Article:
The D-League: A Basketball Journey


Nov 27, 2013; Phoenix, AZ, USA; Phoenix Suns guard Goran Dragic (1) talks with guard Ish Smith (3) during the second half against the Portland Trail Blazers at US Airways Center. The Suns won 120 -106. Mandatory Credit: Jennifer Stewart-USA TODAY Sports

I made it.

Three simple words that represent a lifetime of work and dedication. In basketball, you can only say you made it if you are offered that contract in the National Basketball Association; the pinnacle of achievement for ball players across the world. A very small percentage make it. There are only about 13 players on the 30 NBA teams for a whopping grand total of 390 players at one time.

Hundreds and thousands of aspiring ballers are waiting in the wings for an injury, a retirement, anything that will give them the chance to say…I made it.

Where are the best of the best of these players honing their skills, staying ready for when the next opportunity arises?

The Developmental League.

This league, which has direct ties to the NBA, is commonly known as the D-League and is a minor-league of sorts to feed the teams with the most elite basketball players in the world.

As a feeder system, the D-League’s job is to collect, develop and send talented players to their NBA affiliate, supplying players who can contribute to the team when the time arises, generally in the case of injury.


Ish Smith, 25, was sent down to the D-League during his rookie year in 2011 by the Houston Rockets to get playing time and improve his skills.

“No disrespect to those down there cause all of them can play,” said Smith, now with the Suns. “It’s just you haven’t gotten the right opportunity or the right situation, but once you get the right opportunity or the right situation you have to blossom.”

“Nothing was wrong or bad (about being sent down to the D-League),” said Smith. “But was I happy about it? No. But I take it as a learning experience.”

It’s not generally a punishment; it’s all about player development. Smith was sent down for only a few games and was even told he wouldn’t be gone long.

But what’s it like?

In cities like Bakersfield, Calf, where the Suns D-League affiliate is located, there isn’t much sports-wise except maybe a college team.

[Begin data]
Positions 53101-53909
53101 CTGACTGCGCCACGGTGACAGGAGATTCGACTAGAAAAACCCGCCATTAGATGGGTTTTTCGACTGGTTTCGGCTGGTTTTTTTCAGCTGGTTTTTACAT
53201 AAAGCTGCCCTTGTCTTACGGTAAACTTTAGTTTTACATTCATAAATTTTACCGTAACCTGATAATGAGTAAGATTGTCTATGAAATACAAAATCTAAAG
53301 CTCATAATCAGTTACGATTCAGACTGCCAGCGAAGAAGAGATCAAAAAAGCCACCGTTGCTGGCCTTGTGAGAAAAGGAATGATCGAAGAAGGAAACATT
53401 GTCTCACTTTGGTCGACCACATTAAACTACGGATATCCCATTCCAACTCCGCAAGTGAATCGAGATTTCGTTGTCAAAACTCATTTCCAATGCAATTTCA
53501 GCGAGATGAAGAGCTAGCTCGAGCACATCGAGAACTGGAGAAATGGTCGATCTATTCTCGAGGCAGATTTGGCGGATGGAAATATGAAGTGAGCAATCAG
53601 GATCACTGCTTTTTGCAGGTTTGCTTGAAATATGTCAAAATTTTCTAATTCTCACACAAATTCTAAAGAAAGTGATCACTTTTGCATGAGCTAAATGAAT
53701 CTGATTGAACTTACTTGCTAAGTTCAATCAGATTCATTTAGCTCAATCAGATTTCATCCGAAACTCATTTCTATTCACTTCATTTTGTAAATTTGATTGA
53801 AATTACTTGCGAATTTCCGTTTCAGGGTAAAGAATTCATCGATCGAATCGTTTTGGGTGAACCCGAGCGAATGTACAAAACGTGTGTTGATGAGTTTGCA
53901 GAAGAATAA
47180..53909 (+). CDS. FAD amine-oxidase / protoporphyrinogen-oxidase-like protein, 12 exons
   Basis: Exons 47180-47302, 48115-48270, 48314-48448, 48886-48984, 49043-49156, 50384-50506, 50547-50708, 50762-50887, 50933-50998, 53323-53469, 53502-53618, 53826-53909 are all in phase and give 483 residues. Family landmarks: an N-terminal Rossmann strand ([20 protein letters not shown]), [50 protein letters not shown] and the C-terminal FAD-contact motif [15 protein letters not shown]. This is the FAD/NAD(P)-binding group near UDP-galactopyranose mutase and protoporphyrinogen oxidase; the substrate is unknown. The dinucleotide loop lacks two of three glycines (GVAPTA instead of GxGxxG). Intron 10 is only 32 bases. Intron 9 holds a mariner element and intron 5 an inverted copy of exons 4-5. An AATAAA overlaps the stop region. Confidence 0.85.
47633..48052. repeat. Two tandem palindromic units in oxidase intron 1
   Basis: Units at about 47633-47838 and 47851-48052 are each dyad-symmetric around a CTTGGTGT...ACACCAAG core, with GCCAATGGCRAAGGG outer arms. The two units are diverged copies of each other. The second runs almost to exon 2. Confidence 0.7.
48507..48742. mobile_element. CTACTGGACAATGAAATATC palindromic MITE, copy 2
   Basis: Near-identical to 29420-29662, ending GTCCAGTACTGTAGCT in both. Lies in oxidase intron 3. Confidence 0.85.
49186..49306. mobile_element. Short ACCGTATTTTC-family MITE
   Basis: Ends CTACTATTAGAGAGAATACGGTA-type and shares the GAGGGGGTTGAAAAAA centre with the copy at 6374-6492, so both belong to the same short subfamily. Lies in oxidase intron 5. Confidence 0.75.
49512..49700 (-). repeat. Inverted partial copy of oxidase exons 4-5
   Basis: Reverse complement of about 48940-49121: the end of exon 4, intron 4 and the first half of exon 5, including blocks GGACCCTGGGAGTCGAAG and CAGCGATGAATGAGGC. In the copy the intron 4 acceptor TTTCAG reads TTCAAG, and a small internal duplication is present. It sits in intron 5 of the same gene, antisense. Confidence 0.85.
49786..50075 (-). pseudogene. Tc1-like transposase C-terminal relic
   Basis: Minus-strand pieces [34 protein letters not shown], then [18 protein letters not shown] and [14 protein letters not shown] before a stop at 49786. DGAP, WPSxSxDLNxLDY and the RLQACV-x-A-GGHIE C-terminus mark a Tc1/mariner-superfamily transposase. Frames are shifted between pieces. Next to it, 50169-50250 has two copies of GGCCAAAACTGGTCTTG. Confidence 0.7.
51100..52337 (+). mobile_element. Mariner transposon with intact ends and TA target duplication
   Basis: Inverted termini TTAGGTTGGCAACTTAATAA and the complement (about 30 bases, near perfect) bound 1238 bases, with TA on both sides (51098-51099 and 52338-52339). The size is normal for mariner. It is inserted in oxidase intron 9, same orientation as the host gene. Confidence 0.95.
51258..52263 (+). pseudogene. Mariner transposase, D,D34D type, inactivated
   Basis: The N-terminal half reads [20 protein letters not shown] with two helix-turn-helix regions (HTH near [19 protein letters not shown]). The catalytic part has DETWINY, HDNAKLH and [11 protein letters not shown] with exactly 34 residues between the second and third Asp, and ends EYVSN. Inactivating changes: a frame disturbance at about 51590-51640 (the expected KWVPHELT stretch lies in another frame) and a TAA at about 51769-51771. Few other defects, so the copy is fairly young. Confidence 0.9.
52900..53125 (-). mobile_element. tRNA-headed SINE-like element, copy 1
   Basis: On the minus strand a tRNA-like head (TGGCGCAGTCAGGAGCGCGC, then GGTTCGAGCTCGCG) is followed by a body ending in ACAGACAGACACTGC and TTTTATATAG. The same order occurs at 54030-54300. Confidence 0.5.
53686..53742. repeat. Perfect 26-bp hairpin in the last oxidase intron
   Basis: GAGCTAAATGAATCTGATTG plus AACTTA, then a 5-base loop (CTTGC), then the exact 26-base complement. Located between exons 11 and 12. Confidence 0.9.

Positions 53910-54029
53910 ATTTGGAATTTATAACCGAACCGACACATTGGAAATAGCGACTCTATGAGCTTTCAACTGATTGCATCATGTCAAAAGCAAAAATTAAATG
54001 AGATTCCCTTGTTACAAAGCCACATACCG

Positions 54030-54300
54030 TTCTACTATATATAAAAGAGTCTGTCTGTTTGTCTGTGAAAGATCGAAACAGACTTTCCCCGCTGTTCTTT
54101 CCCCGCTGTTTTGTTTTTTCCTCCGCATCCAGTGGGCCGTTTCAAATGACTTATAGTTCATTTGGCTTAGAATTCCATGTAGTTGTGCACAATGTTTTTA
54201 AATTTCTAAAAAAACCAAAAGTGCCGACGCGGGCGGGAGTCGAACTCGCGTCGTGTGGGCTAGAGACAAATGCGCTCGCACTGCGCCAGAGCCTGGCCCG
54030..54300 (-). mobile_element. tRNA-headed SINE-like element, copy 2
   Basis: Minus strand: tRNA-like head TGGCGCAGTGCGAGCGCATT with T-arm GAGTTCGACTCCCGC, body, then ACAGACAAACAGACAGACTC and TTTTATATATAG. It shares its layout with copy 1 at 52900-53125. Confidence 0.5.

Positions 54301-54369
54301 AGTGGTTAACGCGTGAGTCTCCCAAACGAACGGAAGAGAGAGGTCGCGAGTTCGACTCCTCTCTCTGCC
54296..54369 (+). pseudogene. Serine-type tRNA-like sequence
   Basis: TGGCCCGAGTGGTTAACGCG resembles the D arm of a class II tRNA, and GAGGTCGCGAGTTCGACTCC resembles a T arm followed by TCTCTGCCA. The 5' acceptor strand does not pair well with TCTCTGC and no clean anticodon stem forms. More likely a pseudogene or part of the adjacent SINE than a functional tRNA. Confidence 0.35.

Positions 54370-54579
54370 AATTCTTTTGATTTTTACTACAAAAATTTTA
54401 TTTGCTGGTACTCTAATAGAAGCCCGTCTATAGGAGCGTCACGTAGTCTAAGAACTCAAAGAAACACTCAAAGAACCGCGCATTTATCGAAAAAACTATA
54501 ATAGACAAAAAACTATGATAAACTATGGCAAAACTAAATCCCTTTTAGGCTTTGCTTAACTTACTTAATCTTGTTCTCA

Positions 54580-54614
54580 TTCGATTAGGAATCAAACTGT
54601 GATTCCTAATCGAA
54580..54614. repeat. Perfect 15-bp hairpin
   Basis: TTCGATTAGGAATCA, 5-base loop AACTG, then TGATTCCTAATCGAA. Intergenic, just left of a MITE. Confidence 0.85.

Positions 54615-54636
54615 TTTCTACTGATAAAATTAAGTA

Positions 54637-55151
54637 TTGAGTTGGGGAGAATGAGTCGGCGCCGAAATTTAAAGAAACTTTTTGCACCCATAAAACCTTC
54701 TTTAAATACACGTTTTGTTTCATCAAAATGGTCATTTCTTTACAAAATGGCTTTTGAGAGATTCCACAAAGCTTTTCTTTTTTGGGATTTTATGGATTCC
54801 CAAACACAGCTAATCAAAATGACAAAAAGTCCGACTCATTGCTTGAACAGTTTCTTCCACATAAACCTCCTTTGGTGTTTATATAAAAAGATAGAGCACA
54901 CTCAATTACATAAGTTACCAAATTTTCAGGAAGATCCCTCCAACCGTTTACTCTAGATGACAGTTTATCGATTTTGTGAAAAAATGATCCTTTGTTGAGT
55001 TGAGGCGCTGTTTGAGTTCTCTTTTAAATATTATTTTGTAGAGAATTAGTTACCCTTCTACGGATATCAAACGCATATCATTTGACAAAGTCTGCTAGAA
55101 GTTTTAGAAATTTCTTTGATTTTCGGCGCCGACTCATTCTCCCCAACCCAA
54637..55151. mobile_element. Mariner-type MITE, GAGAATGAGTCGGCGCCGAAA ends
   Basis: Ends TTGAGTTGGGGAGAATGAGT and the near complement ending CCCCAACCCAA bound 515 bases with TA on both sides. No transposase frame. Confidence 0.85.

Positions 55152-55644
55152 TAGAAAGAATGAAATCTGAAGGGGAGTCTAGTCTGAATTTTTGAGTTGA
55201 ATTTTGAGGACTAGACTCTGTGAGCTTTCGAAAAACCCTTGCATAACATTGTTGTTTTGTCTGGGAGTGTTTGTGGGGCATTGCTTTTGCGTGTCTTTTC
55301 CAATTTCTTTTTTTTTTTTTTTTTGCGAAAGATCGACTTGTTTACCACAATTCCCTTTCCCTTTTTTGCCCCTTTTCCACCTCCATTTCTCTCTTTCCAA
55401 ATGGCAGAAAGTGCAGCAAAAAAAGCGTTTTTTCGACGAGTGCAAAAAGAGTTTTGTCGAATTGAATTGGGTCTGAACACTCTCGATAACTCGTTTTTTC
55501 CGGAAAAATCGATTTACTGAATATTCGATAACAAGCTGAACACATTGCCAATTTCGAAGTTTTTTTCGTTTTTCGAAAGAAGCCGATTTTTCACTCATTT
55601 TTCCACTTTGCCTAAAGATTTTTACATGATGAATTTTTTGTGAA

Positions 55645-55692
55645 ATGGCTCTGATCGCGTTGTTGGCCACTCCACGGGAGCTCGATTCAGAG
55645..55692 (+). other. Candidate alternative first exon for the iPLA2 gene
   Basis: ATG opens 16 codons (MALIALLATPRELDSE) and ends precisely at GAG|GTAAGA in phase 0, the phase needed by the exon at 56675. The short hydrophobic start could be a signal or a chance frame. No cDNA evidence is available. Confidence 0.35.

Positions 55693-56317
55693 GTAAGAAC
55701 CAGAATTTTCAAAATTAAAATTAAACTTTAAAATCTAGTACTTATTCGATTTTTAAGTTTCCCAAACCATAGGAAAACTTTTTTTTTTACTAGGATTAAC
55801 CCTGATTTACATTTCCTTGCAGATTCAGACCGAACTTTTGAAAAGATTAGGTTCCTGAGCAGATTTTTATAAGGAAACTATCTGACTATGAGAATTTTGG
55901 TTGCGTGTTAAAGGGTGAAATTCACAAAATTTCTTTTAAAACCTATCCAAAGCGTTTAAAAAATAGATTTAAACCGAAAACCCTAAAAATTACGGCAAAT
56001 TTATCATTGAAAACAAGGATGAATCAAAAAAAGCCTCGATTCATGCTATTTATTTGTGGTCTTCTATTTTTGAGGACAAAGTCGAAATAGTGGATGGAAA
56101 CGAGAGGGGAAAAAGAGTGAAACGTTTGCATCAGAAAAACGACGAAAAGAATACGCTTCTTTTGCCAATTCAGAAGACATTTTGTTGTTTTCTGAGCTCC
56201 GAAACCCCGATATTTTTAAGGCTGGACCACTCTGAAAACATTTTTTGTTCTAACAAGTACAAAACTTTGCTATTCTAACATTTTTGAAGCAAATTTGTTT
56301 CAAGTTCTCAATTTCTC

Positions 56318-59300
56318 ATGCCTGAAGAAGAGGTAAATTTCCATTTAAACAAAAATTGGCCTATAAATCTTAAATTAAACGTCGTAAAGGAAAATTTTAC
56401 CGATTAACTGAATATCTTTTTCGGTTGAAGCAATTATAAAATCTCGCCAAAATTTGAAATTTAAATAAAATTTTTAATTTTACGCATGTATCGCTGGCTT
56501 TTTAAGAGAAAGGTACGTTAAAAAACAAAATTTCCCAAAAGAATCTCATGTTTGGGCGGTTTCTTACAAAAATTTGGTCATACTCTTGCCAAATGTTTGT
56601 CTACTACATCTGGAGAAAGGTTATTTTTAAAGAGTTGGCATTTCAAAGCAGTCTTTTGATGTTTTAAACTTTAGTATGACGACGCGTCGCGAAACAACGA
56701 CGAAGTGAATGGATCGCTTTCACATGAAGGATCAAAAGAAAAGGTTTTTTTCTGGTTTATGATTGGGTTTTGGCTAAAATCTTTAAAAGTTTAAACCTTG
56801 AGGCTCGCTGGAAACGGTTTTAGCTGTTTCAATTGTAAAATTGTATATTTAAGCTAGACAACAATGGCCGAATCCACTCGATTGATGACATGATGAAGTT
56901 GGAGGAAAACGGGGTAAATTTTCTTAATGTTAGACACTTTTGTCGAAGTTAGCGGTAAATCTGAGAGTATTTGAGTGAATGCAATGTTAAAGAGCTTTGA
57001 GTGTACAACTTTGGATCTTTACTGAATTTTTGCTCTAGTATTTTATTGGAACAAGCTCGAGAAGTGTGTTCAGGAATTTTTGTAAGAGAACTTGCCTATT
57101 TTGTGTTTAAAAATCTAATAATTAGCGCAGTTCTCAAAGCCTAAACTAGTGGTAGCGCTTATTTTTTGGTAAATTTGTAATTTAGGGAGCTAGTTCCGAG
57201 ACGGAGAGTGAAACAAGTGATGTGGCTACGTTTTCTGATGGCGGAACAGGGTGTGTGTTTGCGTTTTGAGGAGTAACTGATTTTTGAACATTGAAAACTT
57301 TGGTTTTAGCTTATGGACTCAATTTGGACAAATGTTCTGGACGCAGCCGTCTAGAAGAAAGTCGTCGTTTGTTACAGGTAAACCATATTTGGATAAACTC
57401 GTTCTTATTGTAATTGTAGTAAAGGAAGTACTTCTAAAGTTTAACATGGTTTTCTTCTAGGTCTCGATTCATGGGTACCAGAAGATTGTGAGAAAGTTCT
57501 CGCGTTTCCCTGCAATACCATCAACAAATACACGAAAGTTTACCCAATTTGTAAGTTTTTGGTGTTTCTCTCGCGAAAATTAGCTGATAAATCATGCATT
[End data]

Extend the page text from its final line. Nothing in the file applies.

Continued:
“It’s a little more like a college feel,” Smith said. “The intensity is pretty high.”

The venues are significantly smaller. Instead of around 15,000 die-hard fans, there are only several hundred passionate season ticket-holders in a cozier arena. The atmosphere, is however, still conducive to a great entertainment product on the court.

What are these players sacrificing for a chance at the big-time?

The salaries are low even compared to the contracts of the rookies who are drafted at the end of the NBA draft. Instead of chartered private flights, the D-Leaguers fly commercial or are bussed into the game and to practice. All their needs are met by the team, but there isn’t enough money in the D-League for the luxuries the NBA players enjoy.

These players do the same things NBA players do on their off-days: hangout, rest and eat right. But one difference is generally players in the D-League don’t have families like a lot of the stars in the NBA.

These D-League teams have a unique dilemma. There is a fine line between winning and player development.

“That’s the bittersweet thing about the D-League,” said Bakersfield Jam assistant coach George Galanopoulos. “You want players to succeed, but if they do they have a better chance of getting called up, and if they get called up, you don’t have them on your team anymore.”

When players leave unexpectedly, it messes up the chemistry and cohesion the team had been working on through the season.

“You just hope to bring in a core of returning players that understand the culture and what it takes to win, said Bakersfield associate head coach John Bryant. “If you can maintain that, you will usually continue to be successful if you build around your core.

“At any level, NBA or D-League, wins equal success,” said Bryant. “But we do value the development of our players and want to see them receive a call up.”

The team may have success if they win games, but the only real success for the players is if they get that NBA contract and can say…I made it.

So what does it take to make it in the NBA?